How My Understanding of Margin of Safety Evolved: Lessons From Phil Fisher

by Geoff Gannon

Quan here.

In my last post on margin of safety, I talked about requiring higher margin of safety for companies that I feel uncertain about my judgment of their earnings power. Simply speaking, I would pay 10 times earnings for a highly predictable company. I’ll pay a lower earnings multiple for a less predictable company. But it’s not that simple. Geoff usually tells me business is more like biology than math. In order to understand a company, we need to understand its evolution and corporate DNA. We need to understand the management, and the process that makes the company successful. And we need to judge whether the process can be continued or can be repeated in new markets. All this information can give us clues about the future. At the risk of over simplifying, I would say my investment analysis is the process of examining how each dollar of assets will change in the future and deciding whether there’s enough margin of safety at the current price.

I will save discussions on my process for another day. This post is only about how I decide whether a price provides an adequate margin of safety. And the discussion is limited to earning power of a company’s assets. Margin of safety in net-nets, asset play, etc. is beyond the scope of this post.


Understanding Capital Allocation

Capital allocation is the second factor I look at after earnings predictability. Bad capital allocation can spoil a great business as an investment. Of course I don’t mean companies should not build up cash. To some extent, building up cash is a wise way of using capital. That’s another topic. But understanding capital allocation  is critical to reasonably estimating how each dollar of assets will change over time. Capital allocation was what kept me from buying News Corp (NWSA) last summer when the stock plummeted as a result of the phone hacking scandal. NWSA had a portfolio of valuable media assets and I believed the stock was cheap. But Rupert Murdoch has a mixed history of building and destroying value. I also think capital allocation  is the reason why Warren Buffett bought shares of Coca-Cola (KO)  in 1988 but not before. He only bought the stock after observing the company selling non-core assets and repurchasing shares


Limit Earnings Multiple to Protect My Ignorance about Growth

Phil Fisher was willing to pay any price for a stock. I’m not.

True, growth makes the valuation process complicated. Facebook (FB) may provide a huge margin of safety at the current price if you are highly confident that they can find a way to monetize their user base better. Actually finding that is not enough. Two other variables are how fast and how far. I bought Ebix (EBIX) at 22 times earnings. This is a double-digit grower with 10-year average return on equity of 28%. Perhaps that is another mistake I made. I was too aggressive at that multiple and the level of my knowledge about growth. I fell in love with the company and I forgot my old rule: more margin of safety in times of uncertainty. My uncertainty about EBIX is how fast and how far they can grow. That leads to my second rule: never buy a stock at more than 15 times normal earnings, no matter how fast it is growing, how wide its moat is and how high its ROE is. I’ll pay 15 times normal earnings only when I’m certain that the company is growing profitably and sustainably. An immediate 6.66% return in hand is the protection of my principal. That might be too strict, but that’ll prevent me from making mistakes.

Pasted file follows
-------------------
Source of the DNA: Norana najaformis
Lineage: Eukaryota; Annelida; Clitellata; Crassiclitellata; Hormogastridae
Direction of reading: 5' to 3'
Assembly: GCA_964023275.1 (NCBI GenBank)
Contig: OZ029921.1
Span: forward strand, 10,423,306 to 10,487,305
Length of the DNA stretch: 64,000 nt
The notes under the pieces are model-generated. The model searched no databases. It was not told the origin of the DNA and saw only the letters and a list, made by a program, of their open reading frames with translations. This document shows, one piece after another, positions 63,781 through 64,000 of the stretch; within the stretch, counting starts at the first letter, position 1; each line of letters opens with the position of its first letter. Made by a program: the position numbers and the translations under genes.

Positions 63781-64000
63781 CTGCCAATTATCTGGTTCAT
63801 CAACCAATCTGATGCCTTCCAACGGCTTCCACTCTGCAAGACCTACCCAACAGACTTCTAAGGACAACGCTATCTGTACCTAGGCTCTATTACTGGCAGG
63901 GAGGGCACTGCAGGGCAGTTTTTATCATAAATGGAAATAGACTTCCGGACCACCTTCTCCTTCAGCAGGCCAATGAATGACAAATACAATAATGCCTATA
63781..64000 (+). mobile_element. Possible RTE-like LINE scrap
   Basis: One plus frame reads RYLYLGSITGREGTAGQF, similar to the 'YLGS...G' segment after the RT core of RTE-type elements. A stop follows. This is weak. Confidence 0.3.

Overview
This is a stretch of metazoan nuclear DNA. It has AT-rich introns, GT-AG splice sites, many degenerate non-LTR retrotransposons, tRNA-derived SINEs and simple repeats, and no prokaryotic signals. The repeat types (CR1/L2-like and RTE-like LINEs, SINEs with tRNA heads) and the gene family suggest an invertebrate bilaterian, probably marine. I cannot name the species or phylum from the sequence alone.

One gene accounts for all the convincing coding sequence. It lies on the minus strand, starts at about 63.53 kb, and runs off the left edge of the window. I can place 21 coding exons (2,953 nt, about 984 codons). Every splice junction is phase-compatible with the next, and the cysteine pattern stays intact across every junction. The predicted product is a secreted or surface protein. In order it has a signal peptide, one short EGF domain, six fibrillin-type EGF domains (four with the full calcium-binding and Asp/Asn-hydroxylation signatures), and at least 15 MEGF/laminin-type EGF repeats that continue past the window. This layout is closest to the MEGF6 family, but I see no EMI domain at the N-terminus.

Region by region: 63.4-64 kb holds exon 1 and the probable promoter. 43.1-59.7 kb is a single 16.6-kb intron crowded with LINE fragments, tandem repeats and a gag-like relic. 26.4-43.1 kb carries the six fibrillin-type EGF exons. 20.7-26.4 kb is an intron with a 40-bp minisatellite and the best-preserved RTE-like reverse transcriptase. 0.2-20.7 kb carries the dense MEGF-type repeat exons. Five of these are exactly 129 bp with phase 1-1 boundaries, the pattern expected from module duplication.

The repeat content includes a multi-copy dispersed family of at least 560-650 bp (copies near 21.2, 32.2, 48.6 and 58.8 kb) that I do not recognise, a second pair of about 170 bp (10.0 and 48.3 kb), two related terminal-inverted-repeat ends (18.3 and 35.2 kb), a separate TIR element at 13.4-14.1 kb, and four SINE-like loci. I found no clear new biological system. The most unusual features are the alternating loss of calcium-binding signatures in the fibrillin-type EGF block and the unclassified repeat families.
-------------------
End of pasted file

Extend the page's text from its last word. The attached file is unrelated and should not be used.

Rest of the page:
Phil Fisher’s Margin of Safety

The last subject is abstract. It’s the organization. That’s what Phil Fisher looked at. He didn’t just want companies that had products or services with significant growth potential. He also looked for an organization with the ability to repeat current success in new markets. Once he found such a company, price was not important. The reason is that if the company can double earnings in 5 years and its future prospects remain just as favorable, Mr. Market will pay the same earnings multiple, and he’ll earn a 15% annual return. To Phil Fisher, the organization’s ability to maintain its favorable prospects protected him from multiple shrinkage. That was his margin of safety. He bought great companies like Motorola, Dow Chemical, and Texas Instruments. With hindsight, we can see these companies were able to reinvent themselves, find new products for growth along with changes in the market.

Learning about an organization is my favorite part of the research process. But I never trust my ability to judge an organization. This part is too subject to human errors.


Margin of Safety in Three Levels

In general, there are 3 levels of margin of safety when buying a business. The first is the reliability of past earnings and reasonable capital allocation. The second is the future prospect of current products or services. The third is the capability of the organization. When I’m uncertain about the capability of the organization, I give no value to that third level. When I find it hard to accurately predict growth of a product, I want to buy growth for free. In those cases, I stick to level 1.

Talk to Quan about How His Understanding of Margin of Safety Evolved